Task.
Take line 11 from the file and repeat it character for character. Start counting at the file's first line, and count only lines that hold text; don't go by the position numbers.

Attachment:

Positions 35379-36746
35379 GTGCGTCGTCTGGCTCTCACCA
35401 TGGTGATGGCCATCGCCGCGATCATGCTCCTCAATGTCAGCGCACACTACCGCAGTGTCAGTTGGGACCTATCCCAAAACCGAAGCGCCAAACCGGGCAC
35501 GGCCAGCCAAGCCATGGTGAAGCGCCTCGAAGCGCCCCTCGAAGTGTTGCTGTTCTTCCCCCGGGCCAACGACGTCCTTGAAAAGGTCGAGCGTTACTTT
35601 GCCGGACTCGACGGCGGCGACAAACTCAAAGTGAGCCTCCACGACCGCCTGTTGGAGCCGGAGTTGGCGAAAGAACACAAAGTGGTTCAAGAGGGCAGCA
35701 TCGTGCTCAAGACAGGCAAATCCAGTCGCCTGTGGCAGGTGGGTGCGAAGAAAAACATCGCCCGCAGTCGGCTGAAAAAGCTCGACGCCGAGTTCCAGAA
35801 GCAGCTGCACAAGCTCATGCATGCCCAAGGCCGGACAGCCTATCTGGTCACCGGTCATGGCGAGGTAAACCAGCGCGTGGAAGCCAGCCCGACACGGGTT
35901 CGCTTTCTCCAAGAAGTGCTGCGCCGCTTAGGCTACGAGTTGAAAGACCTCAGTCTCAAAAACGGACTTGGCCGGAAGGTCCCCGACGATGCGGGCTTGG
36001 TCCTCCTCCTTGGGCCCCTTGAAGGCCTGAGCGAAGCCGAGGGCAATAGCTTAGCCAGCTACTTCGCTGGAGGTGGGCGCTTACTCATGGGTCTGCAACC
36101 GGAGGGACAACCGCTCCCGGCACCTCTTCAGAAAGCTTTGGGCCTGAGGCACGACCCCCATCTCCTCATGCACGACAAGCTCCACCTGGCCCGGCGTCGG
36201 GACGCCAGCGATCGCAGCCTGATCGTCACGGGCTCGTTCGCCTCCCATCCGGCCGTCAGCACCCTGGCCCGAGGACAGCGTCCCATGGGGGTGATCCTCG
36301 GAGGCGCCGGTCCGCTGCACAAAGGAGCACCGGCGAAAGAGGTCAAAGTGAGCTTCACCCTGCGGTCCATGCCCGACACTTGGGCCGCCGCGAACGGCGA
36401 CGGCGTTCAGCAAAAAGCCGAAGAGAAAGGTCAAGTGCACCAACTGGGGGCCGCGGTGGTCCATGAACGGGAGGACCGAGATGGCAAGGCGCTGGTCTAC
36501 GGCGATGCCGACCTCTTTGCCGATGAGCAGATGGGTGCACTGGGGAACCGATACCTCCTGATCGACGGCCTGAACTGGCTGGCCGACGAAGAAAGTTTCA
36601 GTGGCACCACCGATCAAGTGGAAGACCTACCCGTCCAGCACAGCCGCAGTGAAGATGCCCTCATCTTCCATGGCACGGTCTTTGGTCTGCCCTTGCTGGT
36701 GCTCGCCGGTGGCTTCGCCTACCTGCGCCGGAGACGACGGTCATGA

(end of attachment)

36201 GACGCCAGCGATCGCAGCCTGATCGTCACGGGCTCGTTCGCCTCCCATCCGGCCGTCAGCACCCTGGCCCGAGGACAGCGTCCCATGGGGGTGATCCTCG